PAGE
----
Onscreen, Harold Ramis was best known as Dr. Egon Spengler, the Ghostbuster with all the animation of a brick wall. While the movie was filled with the most frightening ghouls on the New York side of the Hudson, Spengler barely raised an octave. This was left to Dan Aykyord, Bill Murray and Ernie Hudson. The character of Spengler, in many ways, defines Harold Ramis’ work. It was always surrounded by raucous and boisterous personalities but the protagonists were never quite one themselves.
In 1968, Ramis was an early member of the now famous Second City. He took a leave of absence and then returned in 1972 only to find himself replaced by the living cartoon known as John Belushi. This led to Ramis’ decision to place himself behind-the-scenes where he started writing for a project that Belushi and fellow Second City member, Bill Murray, were working on called The National Lampoon Radio Hour. The show took off and became a stage act where many of the comedians that Ramis wrote and played out with would soon be asked to come to New York to work on a new, weekly television show called Saturday Night Live. The young comedy writer was asked to come along with cohorts like Gilda Radner and Dan Aykyord but he declined since he was already producing Chicago’s Second City Television as well as writing for a film called Animal House.
National Lampoon’s Animal House became a huge hit with audiences and became one of the most profitable films in cinema history with a budget of $3 million and over $141 million in box office earnings. It was a high wire balancing act of the sophomoric with the clever. The movie was not so much a celebration of testosterone-fueled life in a fraternity as it was about youth and it’s relationships with institutions. There were plenty of sexual scenes as well as misconduct from John “Bluto” Blutarsky but it didn’t use sex as both a joke and a selling point in the way Porky’s did. Animal House was much more interested in exposing the inept and corrupt administration of Faber College than female genitalia.
Sex was a part of Harold Ramis’ work used to set up jokes rather than be the central player as opposed to the many films who have tried to copy Animal House, Caddyshack and National Lampoon’s Vacation. The leading love interests all bared a bit of themselves for the parts that they played only to have the protagonists pursuing them look like complete idiots in the process. This is best exhibited in Vacation when Chevy Chase’s Clark Griswold is standing nude at the edge of a hotel pool, staring down at a naked Christie Brinkley with whom he has seen speeding alongside the Family Truckster during his folly-ridden trip to Wally World. He jumps into the pool and then freaks out because of the temperature. This leads to other hotel guests observing the almost extra-martial affair including Clark’s wife, Ellen, and their children. After Brinkley embarrassingly exits and a little “explanation” is given to his wife, Clark is soon joined by Ellen. The scene is a microcosm for Clark’s failure to fulfill a fantasy he has built into his head. Like a naked Christie Brinkley, a chance to impress his children and his wife is fleeting.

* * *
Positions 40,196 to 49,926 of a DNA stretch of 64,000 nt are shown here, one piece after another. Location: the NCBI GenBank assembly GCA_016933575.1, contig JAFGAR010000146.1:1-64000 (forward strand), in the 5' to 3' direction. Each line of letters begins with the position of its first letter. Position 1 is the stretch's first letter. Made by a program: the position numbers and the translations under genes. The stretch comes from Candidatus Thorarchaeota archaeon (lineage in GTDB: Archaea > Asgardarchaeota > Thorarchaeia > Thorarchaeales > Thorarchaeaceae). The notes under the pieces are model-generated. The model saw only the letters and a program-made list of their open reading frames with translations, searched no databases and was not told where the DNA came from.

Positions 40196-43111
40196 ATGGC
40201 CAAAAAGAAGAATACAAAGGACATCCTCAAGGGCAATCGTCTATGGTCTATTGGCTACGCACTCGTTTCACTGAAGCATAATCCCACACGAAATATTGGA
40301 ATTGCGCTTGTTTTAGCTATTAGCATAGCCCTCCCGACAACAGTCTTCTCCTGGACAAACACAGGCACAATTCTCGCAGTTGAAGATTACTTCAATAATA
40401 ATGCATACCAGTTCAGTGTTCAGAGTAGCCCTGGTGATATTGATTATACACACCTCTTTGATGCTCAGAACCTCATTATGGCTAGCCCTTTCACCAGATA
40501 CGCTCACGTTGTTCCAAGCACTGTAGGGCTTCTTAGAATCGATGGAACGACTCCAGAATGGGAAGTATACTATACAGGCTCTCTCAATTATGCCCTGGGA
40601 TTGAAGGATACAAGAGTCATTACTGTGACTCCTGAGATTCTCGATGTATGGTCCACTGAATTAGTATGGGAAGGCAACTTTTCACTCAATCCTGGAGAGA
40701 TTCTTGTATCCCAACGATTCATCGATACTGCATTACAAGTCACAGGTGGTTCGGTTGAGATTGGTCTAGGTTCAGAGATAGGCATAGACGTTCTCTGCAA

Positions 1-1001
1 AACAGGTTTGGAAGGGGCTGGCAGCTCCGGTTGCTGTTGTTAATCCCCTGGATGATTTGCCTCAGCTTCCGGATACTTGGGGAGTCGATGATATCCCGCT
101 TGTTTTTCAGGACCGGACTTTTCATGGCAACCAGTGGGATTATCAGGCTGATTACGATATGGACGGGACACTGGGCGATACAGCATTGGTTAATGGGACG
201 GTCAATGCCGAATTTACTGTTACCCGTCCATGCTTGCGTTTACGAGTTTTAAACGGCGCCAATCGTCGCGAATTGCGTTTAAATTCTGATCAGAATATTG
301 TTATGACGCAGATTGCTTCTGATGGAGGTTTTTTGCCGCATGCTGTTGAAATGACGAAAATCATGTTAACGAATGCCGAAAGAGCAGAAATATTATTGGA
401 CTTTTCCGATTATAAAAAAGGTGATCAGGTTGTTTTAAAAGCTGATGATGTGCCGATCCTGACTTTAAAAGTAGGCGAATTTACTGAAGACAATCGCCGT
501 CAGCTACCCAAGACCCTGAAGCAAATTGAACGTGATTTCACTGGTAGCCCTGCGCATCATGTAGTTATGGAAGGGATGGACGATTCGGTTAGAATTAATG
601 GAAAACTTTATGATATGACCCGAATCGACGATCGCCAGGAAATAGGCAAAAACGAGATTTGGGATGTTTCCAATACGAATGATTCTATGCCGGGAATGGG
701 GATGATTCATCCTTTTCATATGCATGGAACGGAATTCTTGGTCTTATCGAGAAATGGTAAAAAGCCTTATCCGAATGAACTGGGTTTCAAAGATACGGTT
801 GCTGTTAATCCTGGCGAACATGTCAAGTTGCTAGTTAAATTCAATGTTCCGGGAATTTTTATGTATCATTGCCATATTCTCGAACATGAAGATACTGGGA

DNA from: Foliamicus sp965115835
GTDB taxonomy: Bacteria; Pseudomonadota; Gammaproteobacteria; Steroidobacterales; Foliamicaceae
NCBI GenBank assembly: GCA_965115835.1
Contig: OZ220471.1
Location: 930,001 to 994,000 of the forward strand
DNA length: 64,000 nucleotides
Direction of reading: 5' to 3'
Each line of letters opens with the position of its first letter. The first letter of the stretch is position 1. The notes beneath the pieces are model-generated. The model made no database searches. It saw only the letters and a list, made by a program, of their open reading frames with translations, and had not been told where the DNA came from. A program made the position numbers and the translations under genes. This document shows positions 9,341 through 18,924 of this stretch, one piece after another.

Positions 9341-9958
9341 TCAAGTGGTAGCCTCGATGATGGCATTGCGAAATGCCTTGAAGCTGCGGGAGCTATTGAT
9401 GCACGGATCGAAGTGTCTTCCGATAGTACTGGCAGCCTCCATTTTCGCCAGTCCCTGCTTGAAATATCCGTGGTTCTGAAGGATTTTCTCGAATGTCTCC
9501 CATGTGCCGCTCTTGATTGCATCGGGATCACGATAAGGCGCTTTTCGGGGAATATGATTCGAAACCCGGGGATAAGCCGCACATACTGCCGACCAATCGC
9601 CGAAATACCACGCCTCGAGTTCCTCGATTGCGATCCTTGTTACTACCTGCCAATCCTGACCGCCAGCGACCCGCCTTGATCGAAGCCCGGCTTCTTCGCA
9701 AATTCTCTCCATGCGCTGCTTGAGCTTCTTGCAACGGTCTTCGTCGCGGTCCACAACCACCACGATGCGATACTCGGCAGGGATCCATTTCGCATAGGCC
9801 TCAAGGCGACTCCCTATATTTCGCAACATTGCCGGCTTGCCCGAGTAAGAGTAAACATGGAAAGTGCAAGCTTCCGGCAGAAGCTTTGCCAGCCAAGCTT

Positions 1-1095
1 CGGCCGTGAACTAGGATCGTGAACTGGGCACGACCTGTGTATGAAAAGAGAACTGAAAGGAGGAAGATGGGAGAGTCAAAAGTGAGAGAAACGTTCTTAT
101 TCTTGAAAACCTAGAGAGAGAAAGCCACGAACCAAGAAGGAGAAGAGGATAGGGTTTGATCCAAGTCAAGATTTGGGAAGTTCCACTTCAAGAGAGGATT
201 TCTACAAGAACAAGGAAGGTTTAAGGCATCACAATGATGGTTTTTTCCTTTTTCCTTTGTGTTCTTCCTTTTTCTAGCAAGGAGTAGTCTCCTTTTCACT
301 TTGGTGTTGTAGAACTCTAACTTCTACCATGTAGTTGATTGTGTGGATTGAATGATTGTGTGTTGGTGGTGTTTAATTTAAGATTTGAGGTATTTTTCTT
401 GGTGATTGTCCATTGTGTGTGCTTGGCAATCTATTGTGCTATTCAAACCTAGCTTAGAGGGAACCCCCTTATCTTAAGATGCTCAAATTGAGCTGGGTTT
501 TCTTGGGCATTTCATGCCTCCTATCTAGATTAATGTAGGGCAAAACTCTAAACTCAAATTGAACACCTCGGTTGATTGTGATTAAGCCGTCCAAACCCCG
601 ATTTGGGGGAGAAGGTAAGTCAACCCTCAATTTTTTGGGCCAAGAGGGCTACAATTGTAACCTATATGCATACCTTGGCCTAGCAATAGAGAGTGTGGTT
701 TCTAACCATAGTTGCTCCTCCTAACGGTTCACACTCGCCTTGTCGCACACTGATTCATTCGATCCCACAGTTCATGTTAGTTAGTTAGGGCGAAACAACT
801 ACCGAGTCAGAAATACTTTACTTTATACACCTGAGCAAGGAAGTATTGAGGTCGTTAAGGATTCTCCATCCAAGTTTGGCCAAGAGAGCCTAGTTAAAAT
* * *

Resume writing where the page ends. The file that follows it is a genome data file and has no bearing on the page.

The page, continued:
Many of Ramis’ early works post-Animal House were, like the aforementioned movie, jabs at institutions. Caddyshack was an attack on the moneyed old guard which was personified by Judge Elihu Smails (Ted Knight) who seemed more buffoonish than the multi-colored, leather golf bag of Rodney Dangerfield’s Al Czervik. His writing for Stripes took issue with the military industrial complex as well as the self-seriousness of marching drill competitions. Ghostbusters took issue with the sometimes reactionary nature of government entities. The anti-establishment themes would later give way to more philosophical, introspective films about man’s relationship with himself.
Phil Connors seemed like a less wealthy extension of Scrooged’s Frank Cross. Connors was a self-centered crank who had no time for old school mates like Ned the Head. If reporting on the other Phil from Punxatawney did not give any satisfaction or substantial gain, what was the point? Connors gets caught in a time loop and tries breaking the loop through suicide until realizing his need to change. It seems like a personal film for Ramis as he explores his own priorities and what his new aims should be. Other philosophical themes are explored in Bedazzled and Analyze This though less effectively or as funny as the transformation of Phil Connors.
Ramis worked with a universe that was inhabited by a dearth of comedians who had personalities that were larger than the solar system. These are names that are in the pantheon of comedic greatness: Belushi, Murray, Aykyrod, Radner, Chase, and Richard Pryor. He was the dry wit that permeated through the dozens of caricatures that these comedians portrayed through their roles, acts and sketches. The early 1980s were the peak years of Harold Ramis and his band of co-conspirators. Nobody was writing or making comedy that was as smart as it was outrageous. This was, of course, before the oncoming bullet train known as Eddie Murphy made his way from the outer reaches of space to Earth as one of the biggest comedians of his day.
There will always be studios that will try to capitalize off of the silliness that was embedded in Ramis’ writing with remakes or reiterations of Animal House or Caddyshack. The only problem is that they lack any sort of subversion to their story. The movies are just mired in sleaze without saying much other than look at how profane we can be. It is vulgarity for vulgarity’s sake. It’s making you faint from the appearance of actual fecal matter rather than a Baby Ruth bar enjoyed at the bottom of an empty pool.
Harold Ramis died on February 24th, 2014 in Chicago, Illinois. He was 69 years old.